Matariki Luke

Report
There are many different
celebrations for Matariki. A
week of activities is offered
here as a guide for those
wishing to celebrate Matariki
for the first time.
The presentation represents
some key themes of traditional
Matariki celebrations, however
it is in no way meant to
undermine or replace existing
tribal celebrations for Matariki.
Welcome to our Matariki
celebrations. We hope you
enjoy this presentation.
In the beginning traditionally, depending on the visibility of
Matariki, the coming seasons crop was thought to be
determined. If the stars were widely spaced, then it would
be a warm season and food would be plentiful. If the stars
were close together and appeared hazy, then it was likely
to be a time of bitter weather and lean pickings.
The significance of
Matariki to us.
To us Matariki means
the beginning of a new
life. A time to prepare
for the new year, time
to learn new things, a
time to share ideas,
and a time to
celebrate the future.
It is also a time to ready the
whenua, and the spring garden
(tiaki whenua) for planting.
A good time to plant new
trees and shrubs that will give
off wonderful energy.
It is also a time to reflect on the
past year. To talk about our loved
ones that have passed on and the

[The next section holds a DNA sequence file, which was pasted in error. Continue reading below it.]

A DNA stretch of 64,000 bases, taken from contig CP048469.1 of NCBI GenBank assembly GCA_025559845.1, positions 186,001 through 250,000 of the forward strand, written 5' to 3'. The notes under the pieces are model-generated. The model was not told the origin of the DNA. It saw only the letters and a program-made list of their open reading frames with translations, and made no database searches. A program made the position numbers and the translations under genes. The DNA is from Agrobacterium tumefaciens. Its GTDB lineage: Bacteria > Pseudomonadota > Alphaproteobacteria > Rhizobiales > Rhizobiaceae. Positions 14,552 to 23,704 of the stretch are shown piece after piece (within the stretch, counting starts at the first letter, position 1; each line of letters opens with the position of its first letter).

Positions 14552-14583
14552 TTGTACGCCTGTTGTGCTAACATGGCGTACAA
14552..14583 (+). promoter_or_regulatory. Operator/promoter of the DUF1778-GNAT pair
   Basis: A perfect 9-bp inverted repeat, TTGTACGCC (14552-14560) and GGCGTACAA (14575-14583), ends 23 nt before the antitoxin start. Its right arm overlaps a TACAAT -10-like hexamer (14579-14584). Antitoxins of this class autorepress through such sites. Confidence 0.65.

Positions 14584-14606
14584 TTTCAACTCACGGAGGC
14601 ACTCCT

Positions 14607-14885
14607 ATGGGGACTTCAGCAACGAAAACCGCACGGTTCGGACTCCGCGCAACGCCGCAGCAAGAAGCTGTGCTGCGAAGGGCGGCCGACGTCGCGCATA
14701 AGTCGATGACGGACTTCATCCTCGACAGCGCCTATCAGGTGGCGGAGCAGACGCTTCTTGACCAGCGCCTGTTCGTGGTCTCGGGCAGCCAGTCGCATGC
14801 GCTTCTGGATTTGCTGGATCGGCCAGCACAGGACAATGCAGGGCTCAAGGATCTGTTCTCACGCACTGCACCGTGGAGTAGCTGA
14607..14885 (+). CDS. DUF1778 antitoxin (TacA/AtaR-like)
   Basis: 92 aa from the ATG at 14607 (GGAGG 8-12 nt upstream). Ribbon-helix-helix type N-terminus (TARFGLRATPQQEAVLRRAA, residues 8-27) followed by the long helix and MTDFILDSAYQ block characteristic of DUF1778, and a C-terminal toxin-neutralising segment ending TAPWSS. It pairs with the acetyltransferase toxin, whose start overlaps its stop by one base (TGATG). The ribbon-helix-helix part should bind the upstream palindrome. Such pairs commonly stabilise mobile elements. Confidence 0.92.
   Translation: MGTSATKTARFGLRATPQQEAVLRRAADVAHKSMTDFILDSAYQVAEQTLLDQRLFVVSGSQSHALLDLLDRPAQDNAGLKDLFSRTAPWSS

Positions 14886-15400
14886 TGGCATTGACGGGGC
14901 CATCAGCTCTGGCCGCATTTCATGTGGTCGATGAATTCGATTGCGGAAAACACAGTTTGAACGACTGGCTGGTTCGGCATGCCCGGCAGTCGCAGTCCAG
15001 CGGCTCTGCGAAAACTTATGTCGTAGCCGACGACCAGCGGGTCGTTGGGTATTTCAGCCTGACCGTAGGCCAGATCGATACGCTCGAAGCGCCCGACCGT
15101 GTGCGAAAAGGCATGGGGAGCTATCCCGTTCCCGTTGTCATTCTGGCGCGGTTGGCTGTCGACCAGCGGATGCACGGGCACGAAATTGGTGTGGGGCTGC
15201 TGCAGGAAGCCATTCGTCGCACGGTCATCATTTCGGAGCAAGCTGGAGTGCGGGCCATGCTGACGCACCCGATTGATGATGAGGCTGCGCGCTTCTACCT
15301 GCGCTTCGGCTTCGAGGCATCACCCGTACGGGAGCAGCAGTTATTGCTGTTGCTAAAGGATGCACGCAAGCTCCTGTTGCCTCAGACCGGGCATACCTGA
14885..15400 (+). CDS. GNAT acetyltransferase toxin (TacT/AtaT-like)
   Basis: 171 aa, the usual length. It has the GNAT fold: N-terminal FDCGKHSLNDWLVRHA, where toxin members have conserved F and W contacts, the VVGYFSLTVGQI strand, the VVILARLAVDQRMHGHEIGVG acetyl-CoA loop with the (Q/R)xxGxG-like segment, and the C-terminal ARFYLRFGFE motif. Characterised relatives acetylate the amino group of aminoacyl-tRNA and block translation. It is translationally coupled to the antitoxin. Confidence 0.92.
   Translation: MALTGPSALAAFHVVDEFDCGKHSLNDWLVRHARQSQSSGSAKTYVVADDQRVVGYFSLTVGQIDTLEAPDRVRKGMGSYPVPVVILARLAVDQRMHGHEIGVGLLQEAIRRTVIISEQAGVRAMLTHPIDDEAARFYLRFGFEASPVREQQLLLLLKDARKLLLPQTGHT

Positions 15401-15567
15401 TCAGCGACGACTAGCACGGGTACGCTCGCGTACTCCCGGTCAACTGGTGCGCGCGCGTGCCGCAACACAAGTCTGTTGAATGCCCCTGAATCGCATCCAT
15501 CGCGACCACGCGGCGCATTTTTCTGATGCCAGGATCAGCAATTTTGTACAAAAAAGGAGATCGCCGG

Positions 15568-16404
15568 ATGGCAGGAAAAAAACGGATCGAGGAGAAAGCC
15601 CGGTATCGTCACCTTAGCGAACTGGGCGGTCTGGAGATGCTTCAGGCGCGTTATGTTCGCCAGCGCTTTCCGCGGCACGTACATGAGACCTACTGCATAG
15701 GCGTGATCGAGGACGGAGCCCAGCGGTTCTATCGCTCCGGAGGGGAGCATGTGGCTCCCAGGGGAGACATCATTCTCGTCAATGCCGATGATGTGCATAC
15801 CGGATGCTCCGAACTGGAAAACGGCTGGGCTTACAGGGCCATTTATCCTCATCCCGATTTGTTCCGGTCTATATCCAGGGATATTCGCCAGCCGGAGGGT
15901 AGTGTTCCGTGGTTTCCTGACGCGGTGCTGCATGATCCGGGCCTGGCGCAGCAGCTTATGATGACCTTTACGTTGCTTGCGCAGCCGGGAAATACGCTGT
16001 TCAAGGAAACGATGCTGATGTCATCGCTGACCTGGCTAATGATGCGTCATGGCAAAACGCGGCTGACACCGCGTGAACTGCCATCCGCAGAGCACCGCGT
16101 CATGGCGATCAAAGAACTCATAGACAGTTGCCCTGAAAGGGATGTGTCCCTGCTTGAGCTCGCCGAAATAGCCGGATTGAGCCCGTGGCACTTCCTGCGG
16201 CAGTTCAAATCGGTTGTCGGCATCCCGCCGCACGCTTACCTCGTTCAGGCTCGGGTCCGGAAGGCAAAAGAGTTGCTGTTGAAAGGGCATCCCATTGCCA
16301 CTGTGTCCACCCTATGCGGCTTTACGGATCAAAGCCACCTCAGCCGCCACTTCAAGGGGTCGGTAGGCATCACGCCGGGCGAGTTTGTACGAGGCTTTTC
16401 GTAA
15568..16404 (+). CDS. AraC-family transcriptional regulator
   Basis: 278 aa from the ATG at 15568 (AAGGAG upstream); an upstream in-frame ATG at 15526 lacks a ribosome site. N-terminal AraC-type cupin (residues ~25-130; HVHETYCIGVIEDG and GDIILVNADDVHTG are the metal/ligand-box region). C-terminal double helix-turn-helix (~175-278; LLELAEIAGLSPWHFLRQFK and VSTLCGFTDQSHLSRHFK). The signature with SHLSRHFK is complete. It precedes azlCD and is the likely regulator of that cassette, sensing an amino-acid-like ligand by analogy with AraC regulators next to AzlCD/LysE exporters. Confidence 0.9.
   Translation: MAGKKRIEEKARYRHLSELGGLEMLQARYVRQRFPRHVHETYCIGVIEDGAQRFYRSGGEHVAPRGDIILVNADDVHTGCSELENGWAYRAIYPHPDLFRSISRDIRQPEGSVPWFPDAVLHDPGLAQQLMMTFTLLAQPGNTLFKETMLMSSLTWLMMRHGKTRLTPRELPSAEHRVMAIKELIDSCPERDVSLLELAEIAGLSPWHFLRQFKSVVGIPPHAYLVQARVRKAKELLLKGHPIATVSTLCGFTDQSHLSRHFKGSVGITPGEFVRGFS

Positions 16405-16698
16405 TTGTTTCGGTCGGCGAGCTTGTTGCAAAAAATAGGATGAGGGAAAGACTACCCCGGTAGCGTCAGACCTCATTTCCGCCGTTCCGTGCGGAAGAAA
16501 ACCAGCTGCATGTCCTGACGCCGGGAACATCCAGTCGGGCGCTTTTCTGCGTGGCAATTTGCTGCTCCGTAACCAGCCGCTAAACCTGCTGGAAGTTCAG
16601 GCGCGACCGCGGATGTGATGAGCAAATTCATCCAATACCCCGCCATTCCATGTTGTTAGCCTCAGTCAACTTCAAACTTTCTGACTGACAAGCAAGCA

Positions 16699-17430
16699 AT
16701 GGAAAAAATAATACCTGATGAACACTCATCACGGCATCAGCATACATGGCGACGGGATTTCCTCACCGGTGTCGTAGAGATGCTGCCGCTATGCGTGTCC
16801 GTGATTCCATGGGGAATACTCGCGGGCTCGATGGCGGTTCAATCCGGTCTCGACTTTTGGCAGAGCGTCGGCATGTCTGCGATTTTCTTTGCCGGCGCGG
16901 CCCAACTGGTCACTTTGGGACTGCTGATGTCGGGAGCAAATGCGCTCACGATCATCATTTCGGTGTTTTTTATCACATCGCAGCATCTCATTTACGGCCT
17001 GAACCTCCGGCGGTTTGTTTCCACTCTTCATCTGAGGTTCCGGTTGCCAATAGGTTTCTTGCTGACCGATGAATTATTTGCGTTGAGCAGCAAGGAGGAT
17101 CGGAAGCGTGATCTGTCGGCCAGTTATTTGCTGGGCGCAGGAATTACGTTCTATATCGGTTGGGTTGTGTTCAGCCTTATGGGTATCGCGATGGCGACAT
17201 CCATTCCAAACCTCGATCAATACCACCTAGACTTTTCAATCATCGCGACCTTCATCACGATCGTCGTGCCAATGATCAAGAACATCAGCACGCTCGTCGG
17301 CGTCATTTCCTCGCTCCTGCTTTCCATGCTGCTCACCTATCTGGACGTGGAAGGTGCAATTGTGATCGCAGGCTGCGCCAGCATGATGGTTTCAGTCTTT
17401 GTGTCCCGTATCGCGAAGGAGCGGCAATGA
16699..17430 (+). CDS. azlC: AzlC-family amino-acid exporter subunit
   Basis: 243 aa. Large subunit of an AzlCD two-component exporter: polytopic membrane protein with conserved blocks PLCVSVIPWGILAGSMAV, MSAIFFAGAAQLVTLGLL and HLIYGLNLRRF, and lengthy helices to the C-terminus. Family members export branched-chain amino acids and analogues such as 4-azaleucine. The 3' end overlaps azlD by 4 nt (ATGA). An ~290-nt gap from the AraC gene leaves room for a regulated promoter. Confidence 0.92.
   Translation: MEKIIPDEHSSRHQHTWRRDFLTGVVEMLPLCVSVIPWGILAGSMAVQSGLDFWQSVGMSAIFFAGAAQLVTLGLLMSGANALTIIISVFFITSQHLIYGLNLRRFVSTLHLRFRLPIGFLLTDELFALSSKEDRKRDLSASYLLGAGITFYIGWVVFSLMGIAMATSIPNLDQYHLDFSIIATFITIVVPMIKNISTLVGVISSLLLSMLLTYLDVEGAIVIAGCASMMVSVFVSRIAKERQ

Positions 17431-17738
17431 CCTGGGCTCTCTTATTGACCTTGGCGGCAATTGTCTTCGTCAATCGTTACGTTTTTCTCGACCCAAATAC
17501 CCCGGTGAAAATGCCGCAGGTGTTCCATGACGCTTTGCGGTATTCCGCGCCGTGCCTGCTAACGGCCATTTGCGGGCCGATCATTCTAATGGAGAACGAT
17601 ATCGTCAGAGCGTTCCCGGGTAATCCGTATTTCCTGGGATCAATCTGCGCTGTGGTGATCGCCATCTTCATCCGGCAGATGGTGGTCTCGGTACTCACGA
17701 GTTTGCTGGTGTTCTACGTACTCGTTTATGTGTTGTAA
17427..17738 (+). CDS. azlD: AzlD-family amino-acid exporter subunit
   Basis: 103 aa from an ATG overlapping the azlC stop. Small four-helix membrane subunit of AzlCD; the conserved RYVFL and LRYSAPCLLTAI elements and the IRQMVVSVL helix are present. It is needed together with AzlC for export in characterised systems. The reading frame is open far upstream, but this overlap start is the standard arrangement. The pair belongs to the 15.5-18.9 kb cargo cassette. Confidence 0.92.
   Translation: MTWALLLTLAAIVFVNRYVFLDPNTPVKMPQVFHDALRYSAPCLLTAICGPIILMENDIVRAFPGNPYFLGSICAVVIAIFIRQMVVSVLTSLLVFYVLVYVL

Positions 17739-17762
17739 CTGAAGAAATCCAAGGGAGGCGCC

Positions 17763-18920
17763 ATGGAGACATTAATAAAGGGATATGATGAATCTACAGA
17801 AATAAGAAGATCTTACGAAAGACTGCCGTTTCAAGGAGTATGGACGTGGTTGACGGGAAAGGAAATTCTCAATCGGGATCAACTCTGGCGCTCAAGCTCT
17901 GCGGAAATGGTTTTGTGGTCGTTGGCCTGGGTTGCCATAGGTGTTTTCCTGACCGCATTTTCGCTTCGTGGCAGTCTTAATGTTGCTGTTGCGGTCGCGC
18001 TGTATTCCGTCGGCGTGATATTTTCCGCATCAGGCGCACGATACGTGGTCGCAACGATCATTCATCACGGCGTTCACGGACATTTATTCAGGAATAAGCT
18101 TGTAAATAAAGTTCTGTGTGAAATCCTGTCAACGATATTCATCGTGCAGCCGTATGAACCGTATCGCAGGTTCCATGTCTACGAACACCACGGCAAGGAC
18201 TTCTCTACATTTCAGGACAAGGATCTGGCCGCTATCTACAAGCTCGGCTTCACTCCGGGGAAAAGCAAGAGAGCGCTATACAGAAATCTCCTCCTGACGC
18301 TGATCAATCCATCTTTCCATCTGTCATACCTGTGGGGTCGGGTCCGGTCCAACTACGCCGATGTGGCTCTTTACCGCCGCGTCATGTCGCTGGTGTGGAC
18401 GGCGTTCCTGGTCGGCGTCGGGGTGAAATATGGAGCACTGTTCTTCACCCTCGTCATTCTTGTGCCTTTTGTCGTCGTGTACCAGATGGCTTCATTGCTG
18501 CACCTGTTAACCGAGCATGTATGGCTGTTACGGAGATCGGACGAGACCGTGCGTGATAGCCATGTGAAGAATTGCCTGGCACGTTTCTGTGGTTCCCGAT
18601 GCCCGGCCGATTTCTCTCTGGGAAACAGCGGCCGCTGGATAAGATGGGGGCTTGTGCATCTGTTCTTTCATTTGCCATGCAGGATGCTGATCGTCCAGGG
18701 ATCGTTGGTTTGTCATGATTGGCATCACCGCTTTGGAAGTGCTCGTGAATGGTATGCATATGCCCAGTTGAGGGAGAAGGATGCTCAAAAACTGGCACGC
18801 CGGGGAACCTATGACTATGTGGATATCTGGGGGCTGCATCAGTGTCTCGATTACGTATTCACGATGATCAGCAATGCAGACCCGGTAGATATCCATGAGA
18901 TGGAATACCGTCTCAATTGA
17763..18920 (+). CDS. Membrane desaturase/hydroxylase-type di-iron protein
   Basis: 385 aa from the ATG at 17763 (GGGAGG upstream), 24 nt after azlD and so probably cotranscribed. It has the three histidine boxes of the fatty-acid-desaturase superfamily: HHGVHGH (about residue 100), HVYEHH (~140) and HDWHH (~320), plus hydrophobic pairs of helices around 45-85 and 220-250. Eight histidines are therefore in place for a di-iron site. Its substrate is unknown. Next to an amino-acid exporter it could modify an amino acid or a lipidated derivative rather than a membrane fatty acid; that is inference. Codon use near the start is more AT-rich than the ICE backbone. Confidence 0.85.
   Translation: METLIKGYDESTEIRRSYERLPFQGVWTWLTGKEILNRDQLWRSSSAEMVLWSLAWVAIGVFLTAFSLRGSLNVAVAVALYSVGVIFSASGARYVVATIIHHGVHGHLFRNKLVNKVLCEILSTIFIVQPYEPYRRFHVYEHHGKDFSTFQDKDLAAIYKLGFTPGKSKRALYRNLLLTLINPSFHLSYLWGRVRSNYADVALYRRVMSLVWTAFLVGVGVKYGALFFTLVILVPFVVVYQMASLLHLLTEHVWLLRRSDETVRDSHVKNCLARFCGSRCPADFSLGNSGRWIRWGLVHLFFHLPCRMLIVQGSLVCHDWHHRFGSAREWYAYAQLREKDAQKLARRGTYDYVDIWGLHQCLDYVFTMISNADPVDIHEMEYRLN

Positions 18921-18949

important aspects of their lives.
Matariki
Matariki makes its first appearance in the
dawn sky. For Maori, Matariki signalled the
end of one year and the beginning another.
Maori New Year celebrations and feasts were
held after the rising of the full moon in June.
Maori regarded the year as having 10 months.
During these 10 months, tribes worked on
their crops, getting ready for the months
ahead. The two remaining months were
known as ‘time off’ months, when the tribes
would turn their attention to other activities
including fishing, catching birds, socialising or
warfare.
It was said that when Matariki rose, fish
such as the moki and the korokoro could
be caught. Korokoro look similar to eels,
but they have a circular sucker instead of
a mouth, and 7 holes along the sides
behind the head.
Korotete was used to snare Korokoro.
Special nets and weirs were made out of
flax were made to catch korokoro.
Korokoro was a prized delicacy for
Maori. What was caught was eaten
during Matariki or traded for other
foods.
Korokoro was also dried for winter
months ahead.
Catching Birds
Kereru or wood pigeon
One of the staples of the Maori diet was
birds, namely, the Kereru. When Maori saw
Matariki rise in the dawn, they would begin